Gothenburg City Museum

Last week I went to the Gothenburg City Museum in downtown.. uh.. Gothenburg close to the central Brunnsparken transportation hub. I had been to the museum a couple of other times in the past, but I wanted to make a special visit to check out the new exhibition ‘Gothenburg from Above’, which is a series of aerial photos taken over the past 10 or so years by Swedish photographer Lars Bygdemark. Entrance is free if you’re 25 or younger and still a very affordable 40 kronor if you’re older.

The museum is actually housed in the 18th century Swedish East India Company’s former office and warehouse building. It is also just across the street from the impressive and historic Chalmers house (the past residence of the guy who founded the university in 1829).

Once inside, the museum actually starts with a primer on the origins of human life in this part of Sweden from thousands of years ago. It quickly moves on to the age of the Vikings which is obviously a focal points for a lot of visitors. When the average person thinks about the Vikings, there is a tendency to gravitate towards their legendary ships and weaponry, but the museum does a nice job of also providing some context to everyday life and artifacts in addition to a summary of their history and an outline of the main points of the Norse belief system. One of my friends who visited the museum with me is a blacksmith who marveled at many of the pieces in the museum. According to his informed opinion, the quality of the work exceeded his expectations based on the available technology of a thousand years ago.

A Viking relic. Photo: B. Seward

In 1933 a local farmer found this 16 m/52 ft Viking longship while doing some work in the Göta River. This is the only Viking ship on display in all of Sweden and is estimated to be from the 10th century, making it roughly a thousand years old! Sorry for the poor image quality here; I didn’t bring a tripod with me so it was tricky to shoot in low light. You get the idea though, and honestly the handcrafted Viking artifacts were more interesting to me than the remnants of this ship.

Remains of a Viking longship. Photo: B. Seward

The exhibits then shift forward in history from the Norse era to the arrival of Christianity in Sweden. There are many religious period pieces on display, but I was drawn in more by this handmade iron and copper chainmail from the 1500s (my Game of Thrones knowledge is leading me to believe that this is technically called a ‘hauberk’) . It seems like it would take the craftsman/blacksmith hundreds of hours to construct something so intricately.

500 year old chainmail. Photo: B. Seward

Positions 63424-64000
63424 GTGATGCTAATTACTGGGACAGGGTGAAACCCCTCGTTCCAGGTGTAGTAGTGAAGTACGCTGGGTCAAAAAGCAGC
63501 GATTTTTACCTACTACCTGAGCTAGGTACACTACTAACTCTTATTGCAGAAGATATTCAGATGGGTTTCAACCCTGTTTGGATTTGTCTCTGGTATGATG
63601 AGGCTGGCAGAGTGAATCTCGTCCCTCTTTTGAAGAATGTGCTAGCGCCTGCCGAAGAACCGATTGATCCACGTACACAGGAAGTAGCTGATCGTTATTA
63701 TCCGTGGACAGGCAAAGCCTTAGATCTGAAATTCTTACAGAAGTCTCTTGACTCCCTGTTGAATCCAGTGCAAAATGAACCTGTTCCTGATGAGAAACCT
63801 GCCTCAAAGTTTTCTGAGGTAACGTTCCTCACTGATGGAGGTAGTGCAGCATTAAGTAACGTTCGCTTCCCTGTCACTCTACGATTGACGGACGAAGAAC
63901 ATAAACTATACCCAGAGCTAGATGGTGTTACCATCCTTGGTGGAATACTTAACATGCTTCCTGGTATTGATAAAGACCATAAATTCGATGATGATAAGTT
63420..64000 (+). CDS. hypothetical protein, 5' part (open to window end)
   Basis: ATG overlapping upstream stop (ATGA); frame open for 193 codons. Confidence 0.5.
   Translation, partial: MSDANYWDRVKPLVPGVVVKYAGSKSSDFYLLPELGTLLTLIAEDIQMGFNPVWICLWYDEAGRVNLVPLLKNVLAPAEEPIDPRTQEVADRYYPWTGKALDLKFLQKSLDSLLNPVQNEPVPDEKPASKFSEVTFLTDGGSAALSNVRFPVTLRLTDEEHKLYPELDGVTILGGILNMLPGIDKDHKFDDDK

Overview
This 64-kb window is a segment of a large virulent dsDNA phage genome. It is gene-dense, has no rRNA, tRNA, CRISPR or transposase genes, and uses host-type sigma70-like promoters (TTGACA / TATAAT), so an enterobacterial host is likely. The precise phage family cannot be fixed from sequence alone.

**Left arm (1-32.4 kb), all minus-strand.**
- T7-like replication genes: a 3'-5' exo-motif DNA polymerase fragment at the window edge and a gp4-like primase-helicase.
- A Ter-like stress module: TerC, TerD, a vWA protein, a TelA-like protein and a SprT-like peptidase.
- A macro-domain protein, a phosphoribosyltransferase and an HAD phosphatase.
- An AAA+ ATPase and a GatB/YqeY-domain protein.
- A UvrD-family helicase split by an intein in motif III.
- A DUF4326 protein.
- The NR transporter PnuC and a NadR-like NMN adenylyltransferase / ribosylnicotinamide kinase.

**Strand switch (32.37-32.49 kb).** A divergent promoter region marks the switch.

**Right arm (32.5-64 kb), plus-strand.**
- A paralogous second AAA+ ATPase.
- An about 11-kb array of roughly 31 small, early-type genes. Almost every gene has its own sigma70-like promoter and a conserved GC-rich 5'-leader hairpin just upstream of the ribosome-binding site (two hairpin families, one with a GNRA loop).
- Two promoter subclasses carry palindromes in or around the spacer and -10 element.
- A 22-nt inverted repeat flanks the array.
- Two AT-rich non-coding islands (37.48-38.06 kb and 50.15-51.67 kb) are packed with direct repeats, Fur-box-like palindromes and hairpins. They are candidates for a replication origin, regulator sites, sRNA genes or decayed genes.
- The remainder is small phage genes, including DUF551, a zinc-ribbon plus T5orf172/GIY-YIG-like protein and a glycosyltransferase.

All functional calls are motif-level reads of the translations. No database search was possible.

Anyway, Gothenburg was officially founded in 1621 and quickly became a major trading hub due to its location on the coast and its connection with the Göta River. The 1700s brought the rise of international trading, where tea, silk, spices, etc. were sold in the building the museum currently sits today. A small collection of representative goods acquired from the Far East through trade is pictured below.

Historical objects acquired through international trade. Photo: B. Seward

As I mentioned at the beginning, I made this trip primarily for the special exhibition ‘Gothenburg from Above’. I finally arrived at the top floor and was greeted by a massive landscape of the entire city.

Gothenburg from Above. Photo: B. Seward

The gallery itself contains pictures of nearly every neighborhood and landmark within the city limits. When considering the history explained in other parts of the museum and examining the surrounding geography of the city, it’s easier to see how certain areas developed into their current states.

Part of the photo gallery. Photo: B. Seward

The detail is really impressive, especially considering that sunny, clear days are hard to come by here along the Swedish west coast for a large part of the year. I suppose that’s why it took the photographer around 10 years of sporadic work to complete the project. In the image below, the Vasastan neighborhood is on the far left, the amusement park Liseberg is in the background on the far right, and your guess is as good as mine for the middle picture.

More of the gallery. Photo: B. Seward

There was a nice balance of industrial areas depicted too. This photo in particular is an interesting perspective on some of Volvo’s inventory.

Volvo. Photo: B. Seward

This exhibition is going to be in the museum until January of next year, and I would highly encourage anyone to visit it to gain a new perspective on many familiar sights and perhaps some inspiration to explore other undiscovered parts of the city.

Have a great weekend – I’m going to be keeping a close eye on my favorite annual sporting event, the NCAA basketball tournament, via the internet.